And Mokgalapa, who is also a member of parliament, said he was in the Zambia to deliver a solidarity message to incarcerated Hichilema on behalf of his party president Mmusi Maimane who was prevented by Zambian authorities from disembarking a chartered plane at Lusaka’s Kenneth Kaunda International Airport on May 25.

“We have observed with quite keen disdain the reversal of the gains of the Zambian people with undemocratic, autocratic government that has been instilled by President Lungu and we are quite concerned with the arbitrary arrest of opposition party members and alleged killing of those members. We are concerned about the gagging of the media; we feel that part of democracy is to ensure that the media is independent and there’s media freedom. So, we are quite concerned about that as well. I’m here to pledge solidarity with our sister party (UPND) [and] so, I bring an official message from president Mmusi Maimane who is the leader of the official opposition. I’m continuing his job that he couldn’t do because of the Zambian authorities. So, I am here to deliver his message to his dear friend and colleague (Hichilema) and most importantly, our sister party and pledge our solidarity. Secondly, I wear the hat as Africa Liberal president; a network that UPND and Democratic Alliance are members of. It’s a group of Liberal parties from Africa; it has 45 political parties from over 35 African countries, North, South, East, West and Central Africa,” Mokgalapa said.

“So, it is a strong, powerful message that I am bringing here and the solidarity that I am coming to pledge here also being a member of liberal international which is a global body of liberal political parties. So, our message is very clear; we are here to observe the court proceedings of our dear sister party leader, the official opposition of Zambia, Mr Hakainde Hichilema, we hope that the proceedings go according to plan and as being pronounced. We are here to call definitely for his immediate release as we feel that the charges that have been brought against him are just frivolous charges that do not hold.”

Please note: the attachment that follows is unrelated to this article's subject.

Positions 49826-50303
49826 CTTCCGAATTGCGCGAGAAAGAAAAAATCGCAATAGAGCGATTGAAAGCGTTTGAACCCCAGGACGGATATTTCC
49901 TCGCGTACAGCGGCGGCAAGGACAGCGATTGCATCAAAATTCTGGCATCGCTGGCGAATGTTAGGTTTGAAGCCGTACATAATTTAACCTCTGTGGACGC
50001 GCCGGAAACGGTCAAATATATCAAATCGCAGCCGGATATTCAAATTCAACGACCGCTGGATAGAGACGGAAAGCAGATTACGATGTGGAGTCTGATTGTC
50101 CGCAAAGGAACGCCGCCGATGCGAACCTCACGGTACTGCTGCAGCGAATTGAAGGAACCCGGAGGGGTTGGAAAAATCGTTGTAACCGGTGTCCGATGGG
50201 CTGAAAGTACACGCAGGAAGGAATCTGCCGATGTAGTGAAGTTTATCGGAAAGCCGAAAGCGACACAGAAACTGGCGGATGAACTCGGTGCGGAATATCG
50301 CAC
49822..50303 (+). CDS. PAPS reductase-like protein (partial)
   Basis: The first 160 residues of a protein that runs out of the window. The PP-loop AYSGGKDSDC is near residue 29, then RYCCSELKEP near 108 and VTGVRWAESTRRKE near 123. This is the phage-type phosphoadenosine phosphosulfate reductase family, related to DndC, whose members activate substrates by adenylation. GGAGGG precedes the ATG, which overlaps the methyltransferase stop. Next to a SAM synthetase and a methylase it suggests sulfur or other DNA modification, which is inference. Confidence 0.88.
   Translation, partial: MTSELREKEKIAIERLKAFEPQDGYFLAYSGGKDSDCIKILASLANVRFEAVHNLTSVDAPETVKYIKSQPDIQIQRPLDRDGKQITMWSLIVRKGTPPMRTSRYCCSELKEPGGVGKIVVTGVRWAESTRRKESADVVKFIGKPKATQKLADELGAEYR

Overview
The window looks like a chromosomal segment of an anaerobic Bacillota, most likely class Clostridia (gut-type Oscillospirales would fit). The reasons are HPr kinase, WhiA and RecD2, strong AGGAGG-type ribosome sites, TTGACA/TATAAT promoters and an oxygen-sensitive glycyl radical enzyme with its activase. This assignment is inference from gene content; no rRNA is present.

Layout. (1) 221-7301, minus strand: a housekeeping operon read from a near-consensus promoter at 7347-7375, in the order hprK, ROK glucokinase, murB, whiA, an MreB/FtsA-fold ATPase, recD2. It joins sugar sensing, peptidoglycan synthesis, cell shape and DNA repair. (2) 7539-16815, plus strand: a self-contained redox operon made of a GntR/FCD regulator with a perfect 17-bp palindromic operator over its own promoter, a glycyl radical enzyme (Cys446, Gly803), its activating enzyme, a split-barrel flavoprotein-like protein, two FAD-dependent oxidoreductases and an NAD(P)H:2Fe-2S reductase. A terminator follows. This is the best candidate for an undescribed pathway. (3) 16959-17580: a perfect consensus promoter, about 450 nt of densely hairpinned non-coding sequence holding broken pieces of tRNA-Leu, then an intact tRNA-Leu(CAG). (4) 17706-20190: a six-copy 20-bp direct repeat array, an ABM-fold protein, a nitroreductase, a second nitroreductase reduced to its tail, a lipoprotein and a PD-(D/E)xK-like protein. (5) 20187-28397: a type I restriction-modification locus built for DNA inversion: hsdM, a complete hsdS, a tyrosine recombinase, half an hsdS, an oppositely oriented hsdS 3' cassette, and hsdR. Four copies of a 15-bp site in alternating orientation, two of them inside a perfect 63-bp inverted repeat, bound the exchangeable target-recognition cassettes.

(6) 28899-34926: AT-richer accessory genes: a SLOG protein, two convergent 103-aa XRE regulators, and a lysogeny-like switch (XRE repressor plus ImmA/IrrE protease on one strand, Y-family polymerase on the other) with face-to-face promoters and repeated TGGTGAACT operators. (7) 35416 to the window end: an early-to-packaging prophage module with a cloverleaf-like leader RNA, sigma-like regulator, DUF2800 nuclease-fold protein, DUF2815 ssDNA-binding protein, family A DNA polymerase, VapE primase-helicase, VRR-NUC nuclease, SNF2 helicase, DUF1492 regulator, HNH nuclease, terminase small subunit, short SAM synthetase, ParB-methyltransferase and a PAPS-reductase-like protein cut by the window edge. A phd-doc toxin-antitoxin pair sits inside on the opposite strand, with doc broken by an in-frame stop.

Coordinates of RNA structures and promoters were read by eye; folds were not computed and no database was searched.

He observed that the threatened state of emergency was instilling fear in Zambians.

“As you are aware, we all shouted with joy when Zambia had a transfer of power in a democratic way [when] President Sata was inaugurated as the new President of Zambia. So, in the SADC region, Zambia is seen as the beacon of hope, of democracy and we would [not] like to see that change. Most importantly, we were concerned about the 90 days [threatened] state of emergency that has been installed in Zambia; it is instilling fear and instilling a lot of uncertainties among the Zambians. So, we would like to see Zambia return to its core values and principles of democracy, rule of law and respect for human rights and that is why we are here to come and observe your jurisprudence and to observe whether your courts are as independent and robust as they should be as prescribed by the Zambian Constitution,” said Mokgalapa.

“The main reason that we are here is to pledge our solidarity to our sister party, UPND that we are with you, we understand and acknowledge that no country is an Island; we are cut from the same cloth in the SADC region and we know this can happen to any one of us. We have got to ensure that we stand together when times are hard and rough and this is just one of those times when we pledge solidarity with our sisters and brothers in Zambia.”